West Virginia wildcat teacher strike succeeds, inspires other states to follow, including Arizona


West Virginia public school teachers decided “enough is enough” and staged a statewide strike. “Over 15,000 teachers and school support employees in all 55 West Virginia counties have been out on strike for [nine] days, as they and supporters from around the state [flooded] the capitol in Charleston, W.V., demanding higher pay and affordable healthcare.” West Virginia Teachers Are Now Out on a Wildcat Strike. The Labor Movement Should Follow Their Lead.:

Bucking a deal struck between the West Virginia Education Association (WVEA) and the state government, school workers have defied both union leadership and state law, which affords them no right to strike and does not recognize their right to collectively bargain. These restrictions haven’t stopped West Virginia educators from leading what may be one of the most important labor actions in years.

With “right-to-work” laws spreading across the country, and a Janus Supreme Court decision that could decimate public-sector unions on the horizon, striking teachers are offering a blueprint for how to win when the odds are stacked against labor: Strike, win and then keep striking to win more—no matter what union leaders say.

The walkout in West Virginia has now become what’s known as a wildcat strike: A mass work action carried out by the rank-and-file and without the express consent of union leadership. [Last] Tuesday, after agreeing to a five percent raise for teachers and three percent raise for other public-sector workers, WVEA leaders declared victory. But the rank-and-file weren’t having it, breaking out into chants of “We are the union bosses!” and “Back to the table!”

Yesterday, the governor and legislature of  West Virginia agreed to the teachers demands. All In with Chris Hayes reports, As West Virginia teachers’ strike ends, is Oklahoma next? (video link).

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Across Oklahoma, teachers, labor organizers, parents and school boards are taking steps to follow West Virginia in launching their first major strike since 1990 to demand higher pay from the state Legislature. Oklahoma comes closer to joining West Virginia in a major teacher strike:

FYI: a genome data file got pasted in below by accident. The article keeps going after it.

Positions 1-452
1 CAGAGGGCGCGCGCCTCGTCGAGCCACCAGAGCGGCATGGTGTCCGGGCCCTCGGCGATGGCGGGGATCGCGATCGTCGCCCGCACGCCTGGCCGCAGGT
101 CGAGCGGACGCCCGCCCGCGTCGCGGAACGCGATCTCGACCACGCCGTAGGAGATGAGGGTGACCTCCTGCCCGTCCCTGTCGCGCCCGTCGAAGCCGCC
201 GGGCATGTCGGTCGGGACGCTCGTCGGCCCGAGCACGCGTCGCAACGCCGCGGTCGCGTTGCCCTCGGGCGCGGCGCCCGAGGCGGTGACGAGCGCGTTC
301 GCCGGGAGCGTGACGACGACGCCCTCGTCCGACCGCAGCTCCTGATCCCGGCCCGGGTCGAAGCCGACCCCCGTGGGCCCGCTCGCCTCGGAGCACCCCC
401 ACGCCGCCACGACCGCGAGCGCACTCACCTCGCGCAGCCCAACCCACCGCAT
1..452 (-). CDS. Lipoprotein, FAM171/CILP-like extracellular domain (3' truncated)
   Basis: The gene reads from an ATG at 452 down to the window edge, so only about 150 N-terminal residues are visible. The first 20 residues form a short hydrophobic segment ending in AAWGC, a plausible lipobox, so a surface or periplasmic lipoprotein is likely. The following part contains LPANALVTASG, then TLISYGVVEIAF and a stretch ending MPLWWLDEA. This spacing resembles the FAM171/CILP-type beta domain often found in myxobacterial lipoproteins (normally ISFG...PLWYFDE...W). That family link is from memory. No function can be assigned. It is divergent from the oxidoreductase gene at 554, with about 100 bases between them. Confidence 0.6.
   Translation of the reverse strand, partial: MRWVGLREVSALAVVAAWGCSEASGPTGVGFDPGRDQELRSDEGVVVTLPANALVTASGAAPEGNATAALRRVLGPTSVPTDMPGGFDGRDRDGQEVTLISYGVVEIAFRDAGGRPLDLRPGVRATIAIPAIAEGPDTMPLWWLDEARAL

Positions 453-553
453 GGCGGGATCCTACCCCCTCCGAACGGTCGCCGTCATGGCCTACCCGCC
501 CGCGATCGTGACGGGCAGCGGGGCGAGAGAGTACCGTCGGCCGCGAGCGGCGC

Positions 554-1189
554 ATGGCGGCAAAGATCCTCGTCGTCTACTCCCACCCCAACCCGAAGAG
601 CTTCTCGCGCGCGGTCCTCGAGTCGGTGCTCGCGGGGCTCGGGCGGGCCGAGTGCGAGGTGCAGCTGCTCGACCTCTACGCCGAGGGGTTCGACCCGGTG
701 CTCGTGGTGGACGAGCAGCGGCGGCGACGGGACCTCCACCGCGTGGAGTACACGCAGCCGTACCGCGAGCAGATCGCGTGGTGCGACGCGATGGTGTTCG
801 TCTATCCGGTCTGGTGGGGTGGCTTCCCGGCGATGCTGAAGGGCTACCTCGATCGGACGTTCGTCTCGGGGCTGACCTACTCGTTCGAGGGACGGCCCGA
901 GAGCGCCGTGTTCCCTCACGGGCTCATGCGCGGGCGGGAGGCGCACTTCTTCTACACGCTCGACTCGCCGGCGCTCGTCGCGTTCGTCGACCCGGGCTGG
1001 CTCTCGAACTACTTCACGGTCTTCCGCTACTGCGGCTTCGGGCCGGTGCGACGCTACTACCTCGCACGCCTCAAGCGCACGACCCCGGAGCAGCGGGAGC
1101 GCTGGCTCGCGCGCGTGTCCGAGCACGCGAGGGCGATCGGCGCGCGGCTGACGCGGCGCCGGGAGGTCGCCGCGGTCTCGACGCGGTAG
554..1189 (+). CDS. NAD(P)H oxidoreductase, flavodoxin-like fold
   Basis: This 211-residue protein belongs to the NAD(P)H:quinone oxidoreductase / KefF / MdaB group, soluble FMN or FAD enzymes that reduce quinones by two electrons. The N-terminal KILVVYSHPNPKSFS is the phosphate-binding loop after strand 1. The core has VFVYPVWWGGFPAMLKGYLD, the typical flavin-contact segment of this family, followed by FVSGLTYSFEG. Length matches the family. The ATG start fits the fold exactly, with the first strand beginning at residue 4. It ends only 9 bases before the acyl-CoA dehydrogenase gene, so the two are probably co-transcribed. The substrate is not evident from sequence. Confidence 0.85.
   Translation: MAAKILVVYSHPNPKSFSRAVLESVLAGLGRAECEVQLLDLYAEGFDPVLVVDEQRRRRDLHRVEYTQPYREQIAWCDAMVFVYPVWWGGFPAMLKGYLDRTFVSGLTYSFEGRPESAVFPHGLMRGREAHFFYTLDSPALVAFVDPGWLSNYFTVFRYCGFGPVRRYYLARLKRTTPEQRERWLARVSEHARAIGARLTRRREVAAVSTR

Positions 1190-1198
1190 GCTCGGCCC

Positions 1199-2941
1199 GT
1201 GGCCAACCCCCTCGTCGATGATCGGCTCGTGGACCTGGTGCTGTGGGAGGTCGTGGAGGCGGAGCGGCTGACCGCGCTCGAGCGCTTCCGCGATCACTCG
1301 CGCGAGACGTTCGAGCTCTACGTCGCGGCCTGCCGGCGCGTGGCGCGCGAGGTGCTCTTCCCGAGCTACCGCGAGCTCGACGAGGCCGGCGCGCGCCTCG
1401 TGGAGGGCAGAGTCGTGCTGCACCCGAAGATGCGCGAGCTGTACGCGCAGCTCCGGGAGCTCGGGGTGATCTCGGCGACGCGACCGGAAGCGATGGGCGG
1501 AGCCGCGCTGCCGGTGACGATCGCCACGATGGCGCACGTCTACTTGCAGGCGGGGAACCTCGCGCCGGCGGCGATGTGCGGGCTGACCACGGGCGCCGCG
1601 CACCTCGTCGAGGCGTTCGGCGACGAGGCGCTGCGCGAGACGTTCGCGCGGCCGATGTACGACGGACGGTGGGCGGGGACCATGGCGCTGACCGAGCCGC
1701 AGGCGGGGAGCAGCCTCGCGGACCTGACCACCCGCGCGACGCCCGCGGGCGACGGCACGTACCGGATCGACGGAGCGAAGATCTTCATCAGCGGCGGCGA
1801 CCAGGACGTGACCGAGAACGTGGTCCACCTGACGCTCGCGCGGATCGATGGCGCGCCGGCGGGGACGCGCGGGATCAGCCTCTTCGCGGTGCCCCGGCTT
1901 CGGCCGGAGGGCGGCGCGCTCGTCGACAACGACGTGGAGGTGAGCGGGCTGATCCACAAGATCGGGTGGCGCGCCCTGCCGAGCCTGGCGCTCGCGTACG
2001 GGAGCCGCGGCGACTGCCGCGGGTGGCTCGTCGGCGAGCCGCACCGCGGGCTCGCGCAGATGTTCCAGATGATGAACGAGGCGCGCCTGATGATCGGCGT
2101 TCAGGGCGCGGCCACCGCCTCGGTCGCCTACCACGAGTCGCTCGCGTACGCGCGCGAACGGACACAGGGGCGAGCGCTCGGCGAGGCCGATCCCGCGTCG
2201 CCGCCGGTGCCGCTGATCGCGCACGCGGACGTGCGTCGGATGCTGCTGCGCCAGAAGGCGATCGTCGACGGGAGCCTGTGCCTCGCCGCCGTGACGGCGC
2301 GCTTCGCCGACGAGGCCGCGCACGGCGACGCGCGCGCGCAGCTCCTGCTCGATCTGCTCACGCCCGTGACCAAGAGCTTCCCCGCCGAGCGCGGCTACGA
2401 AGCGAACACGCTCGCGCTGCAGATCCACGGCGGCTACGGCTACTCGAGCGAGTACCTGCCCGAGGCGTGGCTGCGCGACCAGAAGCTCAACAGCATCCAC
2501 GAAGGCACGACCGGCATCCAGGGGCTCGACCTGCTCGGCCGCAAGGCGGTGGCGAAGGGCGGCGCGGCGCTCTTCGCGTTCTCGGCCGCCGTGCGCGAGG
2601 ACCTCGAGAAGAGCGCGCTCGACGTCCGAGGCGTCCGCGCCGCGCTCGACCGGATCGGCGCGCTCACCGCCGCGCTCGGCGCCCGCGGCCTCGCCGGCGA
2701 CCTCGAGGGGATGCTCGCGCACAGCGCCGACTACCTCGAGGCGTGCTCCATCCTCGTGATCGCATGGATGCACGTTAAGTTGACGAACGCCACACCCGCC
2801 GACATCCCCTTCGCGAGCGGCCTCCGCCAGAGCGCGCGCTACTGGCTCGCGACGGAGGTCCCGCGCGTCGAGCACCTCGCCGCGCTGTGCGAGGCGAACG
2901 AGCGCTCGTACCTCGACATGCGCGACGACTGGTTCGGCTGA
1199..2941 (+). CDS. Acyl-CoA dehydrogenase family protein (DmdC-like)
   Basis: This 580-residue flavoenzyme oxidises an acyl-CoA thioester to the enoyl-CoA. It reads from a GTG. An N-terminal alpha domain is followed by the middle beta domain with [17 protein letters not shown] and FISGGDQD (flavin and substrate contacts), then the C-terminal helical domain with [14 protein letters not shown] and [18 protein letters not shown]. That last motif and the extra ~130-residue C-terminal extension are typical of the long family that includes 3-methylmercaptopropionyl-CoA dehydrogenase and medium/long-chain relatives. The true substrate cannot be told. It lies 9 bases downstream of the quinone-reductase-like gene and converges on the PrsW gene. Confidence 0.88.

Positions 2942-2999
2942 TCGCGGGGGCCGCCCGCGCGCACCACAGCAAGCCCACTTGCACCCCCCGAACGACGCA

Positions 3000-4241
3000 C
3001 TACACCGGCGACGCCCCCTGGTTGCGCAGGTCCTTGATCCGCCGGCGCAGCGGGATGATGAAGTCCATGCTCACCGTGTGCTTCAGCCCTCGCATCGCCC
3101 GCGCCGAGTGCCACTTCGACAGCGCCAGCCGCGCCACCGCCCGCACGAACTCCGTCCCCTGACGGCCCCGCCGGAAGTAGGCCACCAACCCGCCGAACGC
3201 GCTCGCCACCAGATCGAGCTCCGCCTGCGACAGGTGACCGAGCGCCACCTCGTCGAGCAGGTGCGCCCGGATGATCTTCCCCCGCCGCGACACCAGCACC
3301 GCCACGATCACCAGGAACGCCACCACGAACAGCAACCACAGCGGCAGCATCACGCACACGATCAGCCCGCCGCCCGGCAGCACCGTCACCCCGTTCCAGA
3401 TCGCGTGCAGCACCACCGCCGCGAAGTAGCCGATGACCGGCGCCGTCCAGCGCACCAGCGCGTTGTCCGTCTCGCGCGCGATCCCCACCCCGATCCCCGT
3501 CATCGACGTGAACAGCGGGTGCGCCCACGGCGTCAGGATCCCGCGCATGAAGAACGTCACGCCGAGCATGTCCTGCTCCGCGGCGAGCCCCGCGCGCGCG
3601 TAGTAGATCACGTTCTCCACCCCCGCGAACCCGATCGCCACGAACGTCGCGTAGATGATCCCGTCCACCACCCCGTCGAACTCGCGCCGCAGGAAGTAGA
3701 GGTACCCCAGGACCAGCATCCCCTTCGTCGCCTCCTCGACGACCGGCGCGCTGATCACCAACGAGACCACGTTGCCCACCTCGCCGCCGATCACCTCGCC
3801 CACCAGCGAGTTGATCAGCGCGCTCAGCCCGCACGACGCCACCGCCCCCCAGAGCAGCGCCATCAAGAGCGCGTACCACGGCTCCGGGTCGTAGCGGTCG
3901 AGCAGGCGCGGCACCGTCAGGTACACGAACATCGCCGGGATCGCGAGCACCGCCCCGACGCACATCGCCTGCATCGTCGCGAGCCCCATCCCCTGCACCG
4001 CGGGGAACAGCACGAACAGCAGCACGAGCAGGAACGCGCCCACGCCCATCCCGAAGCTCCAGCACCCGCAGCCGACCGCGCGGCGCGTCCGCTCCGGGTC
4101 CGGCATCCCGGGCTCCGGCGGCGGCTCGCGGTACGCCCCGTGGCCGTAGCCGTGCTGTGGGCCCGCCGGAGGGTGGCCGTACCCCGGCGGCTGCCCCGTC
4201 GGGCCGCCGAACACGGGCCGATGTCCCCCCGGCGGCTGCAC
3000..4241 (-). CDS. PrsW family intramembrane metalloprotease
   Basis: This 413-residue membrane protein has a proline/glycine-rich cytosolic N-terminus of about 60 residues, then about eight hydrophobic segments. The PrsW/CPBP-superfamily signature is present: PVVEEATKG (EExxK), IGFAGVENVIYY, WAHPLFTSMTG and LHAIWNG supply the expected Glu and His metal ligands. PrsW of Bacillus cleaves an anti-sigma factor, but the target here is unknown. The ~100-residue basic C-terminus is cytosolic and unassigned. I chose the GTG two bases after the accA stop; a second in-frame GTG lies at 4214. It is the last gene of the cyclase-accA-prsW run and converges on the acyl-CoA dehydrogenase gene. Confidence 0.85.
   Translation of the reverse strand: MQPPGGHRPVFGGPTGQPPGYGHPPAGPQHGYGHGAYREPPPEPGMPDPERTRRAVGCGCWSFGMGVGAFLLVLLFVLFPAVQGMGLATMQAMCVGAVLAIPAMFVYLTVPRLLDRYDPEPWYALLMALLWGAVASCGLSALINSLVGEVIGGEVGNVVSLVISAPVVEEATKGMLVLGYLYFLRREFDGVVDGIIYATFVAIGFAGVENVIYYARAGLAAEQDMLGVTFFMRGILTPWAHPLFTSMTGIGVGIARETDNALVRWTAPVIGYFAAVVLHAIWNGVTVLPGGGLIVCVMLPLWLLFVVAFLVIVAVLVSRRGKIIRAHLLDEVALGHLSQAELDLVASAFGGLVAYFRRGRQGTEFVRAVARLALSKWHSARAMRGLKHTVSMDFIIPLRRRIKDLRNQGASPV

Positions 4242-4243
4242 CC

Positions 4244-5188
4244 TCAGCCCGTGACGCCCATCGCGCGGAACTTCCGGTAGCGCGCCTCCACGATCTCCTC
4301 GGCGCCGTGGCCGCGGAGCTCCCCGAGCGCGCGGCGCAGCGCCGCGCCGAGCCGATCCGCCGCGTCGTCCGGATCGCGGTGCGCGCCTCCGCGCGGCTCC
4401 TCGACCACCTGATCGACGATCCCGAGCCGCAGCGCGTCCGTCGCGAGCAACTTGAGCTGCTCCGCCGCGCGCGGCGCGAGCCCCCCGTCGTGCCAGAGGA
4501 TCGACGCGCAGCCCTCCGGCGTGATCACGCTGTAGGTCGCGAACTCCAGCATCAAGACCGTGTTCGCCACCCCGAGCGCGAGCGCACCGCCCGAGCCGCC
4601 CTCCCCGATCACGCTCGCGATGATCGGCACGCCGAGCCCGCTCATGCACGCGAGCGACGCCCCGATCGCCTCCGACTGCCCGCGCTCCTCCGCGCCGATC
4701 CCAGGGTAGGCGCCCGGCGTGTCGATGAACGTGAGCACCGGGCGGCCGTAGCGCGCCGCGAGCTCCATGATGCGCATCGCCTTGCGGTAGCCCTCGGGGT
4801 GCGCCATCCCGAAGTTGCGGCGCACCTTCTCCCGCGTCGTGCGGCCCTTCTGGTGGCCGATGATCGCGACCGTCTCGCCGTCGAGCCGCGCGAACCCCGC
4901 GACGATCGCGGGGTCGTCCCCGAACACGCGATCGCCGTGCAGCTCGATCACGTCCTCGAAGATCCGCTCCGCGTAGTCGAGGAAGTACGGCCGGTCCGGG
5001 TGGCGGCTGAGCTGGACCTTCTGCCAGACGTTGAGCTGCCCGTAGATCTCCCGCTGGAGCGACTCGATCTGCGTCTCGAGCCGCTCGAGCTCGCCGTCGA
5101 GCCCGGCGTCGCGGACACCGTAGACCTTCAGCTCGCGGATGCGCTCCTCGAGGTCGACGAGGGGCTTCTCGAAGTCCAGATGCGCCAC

On Thursday, the Oklahoma Education Assn. teachers union plans to unveil a shutdown strategy and a proposed funding measure to pressure lawmakers to boost spending for education in the state. The union said 80% of more than 10,000 respondents to an online survey backed closing schools in support of a walkout.

Association President Alicia Priest said the union was “working toward” bringing all districts on board with a possible walkout, as in West Virginia, though she said “not everyone is on board yet, and that’s OK.”

“The goal is not a walkout,” Priest said. “The goal is for us to have funding for public education to best meet the needs of our students.”

Next week, teachers in Tulsa, one of the state’s biggest school districts, plan to engage in a work-to-rule protest – a labor slowdown in which workers do only the minimum amount of work required. They have the backing of top administrators, who said they plan to support a teacher walkout and school shutdowns “should they become necessary.”

Here in Arizona, the bottom of the barrel for public school teachers, Arizona teachers plan protest Wednesday over low pay:

Thousands of Arizona public-school teachers and their supporters are expected to wear red to work Wednesday in protest of the low pay they say has exacerbated the state’s critical shortage of qualified teachers.

The effort to stage a statewide teacher protest started last week and has since gained rapid momentum on social media among teachers, said Noah Karvelis, one of the protest organizers and a music teacher in the Littleton Elementary School District.

Karvelis created a closed Facebook group over the weekend called Arizona Teachers United to mobilize teachers’ support for the protest. The group had more than 11,000 members as of Tuesday evening.

Karvelis said Arizona teachers have been galvanized by the efforts of the West Virginia teachers who started a nine-day strike across all 55 of the state’s school districts. The strike led to an agreement by that state’s Legislature to boost pay by 5 percent.

Arizona and West Virginia are similar: They both rank among the worst for teacher pay. When adjusted for cost of living, median pay for elementary teachers in Arizona ranks 50th nationally at $42,474, according to the Arizona State University Morrison Institute for Public Policy. The report puts high-school teacher median pay at 49th nationally.

“They really set a strong example of what’s possible, even with a Republican governor, even with Right to Work being the law of the land essentially as it is here,” Karvelis said of West Virginia’s teachers. “That really emboldened us.”

Arizona teacher pay remains among the lowest in the nation despite a 1 percent increase approved by the Legislature last year, as well as an infusion of cash from a ballot measure called Proposition 123.

The 2016 measure, pushed by Gov. Doug Ducey, settled a lawsuit filed by the school districts over the Legislature not fully funding inflation during the Great Recession.

But many teachers have been unsatisfied by the state’s efforts and have said they don’t do enough to address the flood of qualified educators leaving Arizona’s classrooms.

The majority of Arizona’s schools staffed classroom teaching positions with teachers who were either underqualified or inexperienced during the 2016-17 school year, an Arizona Republic analysis found.

As of last November, school districts had filled more than 1,000 teaching positions this school year through Emergency Teaching Certificates that require only a bachelor’s degree and no formal teacher training.

Joshua Buckley, a teacher and president of Mesa Public Schools’ teachers’ union, said he hoped Wednesday’s demonstration shows “that teachers have power.”

“We’re at a moment in Arizona where we’re starting to see all those cracks show up because of the lack of funding, whether it’s literal cracks in school buildings or classrooms that have more than 35 students,” Buckley said.